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Stocks higher....UnitedHealthcare drug rebates...Honda recall

March 12, 2019

NEW YORK (AP) — Stocks are mostly higher on Wall Street, led by gains in technology companies and banks. Google’s parent company Alphabet and Fifth Third Bancorp rose in the first few minutes of trading while another slide in Boeing weighed on the Dow. Boeing fell as more of its 737 Max 8 jets are idled following the second crash involving the jet model in less than five months. Bond prices rose, sending yields lower.

WASHINGTON (AP) — U.S. consumer prices rose 0.2 percent in February, pushed up slightly by higher gasoline and housing costs even as the prices for autos and clothing slumped. The Labor Department said the consumer price index rose a modest 1.5 percent last month from a year ago. Inflation has been muted despite the solid job market, which has caused average hourly earnings — after being adjusted for consumer prices — to climb 1.9 percent in the past year

MINNETONKA, Minn. (AP) — The nation’s largest health insurer is expanding a program that passes rebates from drugmakers directly to the people that use their medications. Beginning next year, all of the employer-sponsored health care plans that use UnitedHealthcare must give point-of-sale discounts to consumers when they pick up medications. UnitedHealthcare says that its initial direct-rebate program has lowered prescription drug costs by an average of $130 per prescription.

DETROIT (AP) — Honda is recalling about 1.2 million vehicles in North and Central America because their Takata air bag inflators can explode and send shrapnel into the vehicle interiors. The recall covers many of Honda’s most popular models from 2001 through 2010. The inflators covered by the recall were used as replacement parts in recalls that began in 2014. They contained a moisture-absorbing chemical and previously were believed to be safe.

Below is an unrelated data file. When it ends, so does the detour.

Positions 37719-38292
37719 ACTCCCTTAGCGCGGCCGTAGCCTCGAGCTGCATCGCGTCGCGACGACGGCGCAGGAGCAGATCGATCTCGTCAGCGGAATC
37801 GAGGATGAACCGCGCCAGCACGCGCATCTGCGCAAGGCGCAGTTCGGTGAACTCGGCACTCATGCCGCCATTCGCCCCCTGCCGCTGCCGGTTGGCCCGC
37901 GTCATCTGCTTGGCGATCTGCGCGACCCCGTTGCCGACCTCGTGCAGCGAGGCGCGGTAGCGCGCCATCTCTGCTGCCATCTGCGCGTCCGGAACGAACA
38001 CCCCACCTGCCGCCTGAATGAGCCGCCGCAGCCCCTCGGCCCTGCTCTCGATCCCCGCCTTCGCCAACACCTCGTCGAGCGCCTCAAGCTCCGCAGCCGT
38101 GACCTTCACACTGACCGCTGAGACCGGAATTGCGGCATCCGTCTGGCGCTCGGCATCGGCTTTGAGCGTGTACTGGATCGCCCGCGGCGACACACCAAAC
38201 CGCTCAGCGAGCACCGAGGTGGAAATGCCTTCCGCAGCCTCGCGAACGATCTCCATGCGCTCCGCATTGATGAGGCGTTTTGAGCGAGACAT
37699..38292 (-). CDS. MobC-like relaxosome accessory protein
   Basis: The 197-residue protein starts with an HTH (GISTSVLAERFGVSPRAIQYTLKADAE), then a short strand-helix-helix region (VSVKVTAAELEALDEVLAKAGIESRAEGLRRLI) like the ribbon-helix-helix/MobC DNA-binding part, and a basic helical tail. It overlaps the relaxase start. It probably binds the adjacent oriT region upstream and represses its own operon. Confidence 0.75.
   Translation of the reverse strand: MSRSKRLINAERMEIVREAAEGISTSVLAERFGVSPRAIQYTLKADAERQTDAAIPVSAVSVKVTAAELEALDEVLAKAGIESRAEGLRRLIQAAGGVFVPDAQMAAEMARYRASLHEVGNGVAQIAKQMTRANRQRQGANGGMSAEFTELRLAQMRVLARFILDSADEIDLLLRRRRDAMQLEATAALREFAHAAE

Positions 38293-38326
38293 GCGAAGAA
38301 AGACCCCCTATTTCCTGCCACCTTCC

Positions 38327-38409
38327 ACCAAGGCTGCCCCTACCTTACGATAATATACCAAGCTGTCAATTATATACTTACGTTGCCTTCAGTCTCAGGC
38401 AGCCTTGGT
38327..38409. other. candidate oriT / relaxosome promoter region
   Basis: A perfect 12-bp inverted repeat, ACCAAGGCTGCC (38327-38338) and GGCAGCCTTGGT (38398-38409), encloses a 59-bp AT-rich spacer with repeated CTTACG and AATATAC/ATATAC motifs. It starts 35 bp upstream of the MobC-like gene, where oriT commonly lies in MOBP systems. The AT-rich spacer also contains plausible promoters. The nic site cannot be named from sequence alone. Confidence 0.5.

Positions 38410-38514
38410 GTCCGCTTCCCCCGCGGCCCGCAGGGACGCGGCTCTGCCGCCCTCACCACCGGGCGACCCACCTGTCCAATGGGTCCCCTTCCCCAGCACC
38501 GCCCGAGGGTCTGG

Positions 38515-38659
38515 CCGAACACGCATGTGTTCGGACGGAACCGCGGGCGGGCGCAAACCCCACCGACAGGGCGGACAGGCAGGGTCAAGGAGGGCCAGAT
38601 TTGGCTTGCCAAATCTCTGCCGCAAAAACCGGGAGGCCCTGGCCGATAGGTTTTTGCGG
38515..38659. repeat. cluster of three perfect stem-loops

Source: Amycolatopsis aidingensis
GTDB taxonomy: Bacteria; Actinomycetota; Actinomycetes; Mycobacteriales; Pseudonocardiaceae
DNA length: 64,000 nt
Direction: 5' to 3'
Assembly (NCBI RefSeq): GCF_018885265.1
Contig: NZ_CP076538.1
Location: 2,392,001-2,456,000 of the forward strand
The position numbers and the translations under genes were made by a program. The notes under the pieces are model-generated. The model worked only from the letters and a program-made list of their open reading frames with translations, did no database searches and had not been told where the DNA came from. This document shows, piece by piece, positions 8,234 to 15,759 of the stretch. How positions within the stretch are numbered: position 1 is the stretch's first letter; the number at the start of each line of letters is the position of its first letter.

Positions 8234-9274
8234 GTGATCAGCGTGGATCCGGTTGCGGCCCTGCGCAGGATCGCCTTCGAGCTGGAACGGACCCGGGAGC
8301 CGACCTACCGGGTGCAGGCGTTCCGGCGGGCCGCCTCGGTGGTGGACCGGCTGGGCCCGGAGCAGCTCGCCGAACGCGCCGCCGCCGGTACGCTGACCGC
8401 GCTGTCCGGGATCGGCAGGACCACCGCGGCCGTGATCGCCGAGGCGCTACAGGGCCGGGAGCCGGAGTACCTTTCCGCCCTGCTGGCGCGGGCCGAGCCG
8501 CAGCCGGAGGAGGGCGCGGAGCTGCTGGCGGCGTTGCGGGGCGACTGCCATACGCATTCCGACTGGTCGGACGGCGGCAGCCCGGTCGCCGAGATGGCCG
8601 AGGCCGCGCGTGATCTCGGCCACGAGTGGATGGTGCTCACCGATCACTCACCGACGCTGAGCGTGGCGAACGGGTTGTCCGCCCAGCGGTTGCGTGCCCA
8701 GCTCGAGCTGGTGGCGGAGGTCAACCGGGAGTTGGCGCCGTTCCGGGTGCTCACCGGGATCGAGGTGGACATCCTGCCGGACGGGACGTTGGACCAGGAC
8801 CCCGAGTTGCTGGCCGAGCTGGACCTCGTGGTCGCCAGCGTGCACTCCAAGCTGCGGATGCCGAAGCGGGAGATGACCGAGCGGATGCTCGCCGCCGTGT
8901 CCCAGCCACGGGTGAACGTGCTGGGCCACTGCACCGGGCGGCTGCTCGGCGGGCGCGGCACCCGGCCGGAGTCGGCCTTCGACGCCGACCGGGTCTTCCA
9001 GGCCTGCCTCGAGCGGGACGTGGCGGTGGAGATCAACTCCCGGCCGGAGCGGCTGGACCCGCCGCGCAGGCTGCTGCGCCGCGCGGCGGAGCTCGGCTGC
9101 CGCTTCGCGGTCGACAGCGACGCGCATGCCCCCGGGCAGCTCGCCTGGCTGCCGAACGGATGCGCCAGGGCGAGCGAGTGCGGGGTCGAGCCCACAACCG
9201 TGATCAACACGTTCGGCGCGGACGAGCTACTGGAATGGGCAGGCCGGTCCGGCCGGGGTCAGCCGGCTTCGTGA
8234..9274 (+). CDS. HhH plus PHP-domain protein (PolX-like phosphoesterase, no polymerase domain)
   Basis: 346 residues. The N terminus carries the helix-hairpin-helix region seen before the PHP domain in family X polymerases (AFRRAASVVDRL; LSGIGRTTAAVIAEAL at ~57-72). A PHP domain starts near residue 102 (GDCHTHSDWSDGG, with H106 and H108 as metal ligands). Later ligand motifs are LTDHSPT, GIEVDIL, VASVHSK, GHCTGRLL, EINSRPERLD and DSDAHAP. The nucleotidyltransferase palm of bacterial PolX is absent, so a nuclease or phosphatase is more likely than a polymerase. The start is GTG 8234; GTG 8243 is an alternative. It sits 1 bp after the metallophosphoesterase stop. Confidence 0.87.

LONDON (AP) — British Prime Minister Theresa May has implored lawmakers to back her EU divorce agreement, telling them that “if this deal is not passed then Brexit could be lost.” May — her voice reduced to a raw whisper after days of frantic Brexit diplomacy — spoke as the House of Commons began debating the deal before a vote later in the day. If Parliament throws out May’s deal again today, lawmakers will vote over the following two days on whether to leave the EU without an agreement — an idea likely to be rejected — or to ask the EU to delay Brexit beyond the scheduled March 29 departure date.

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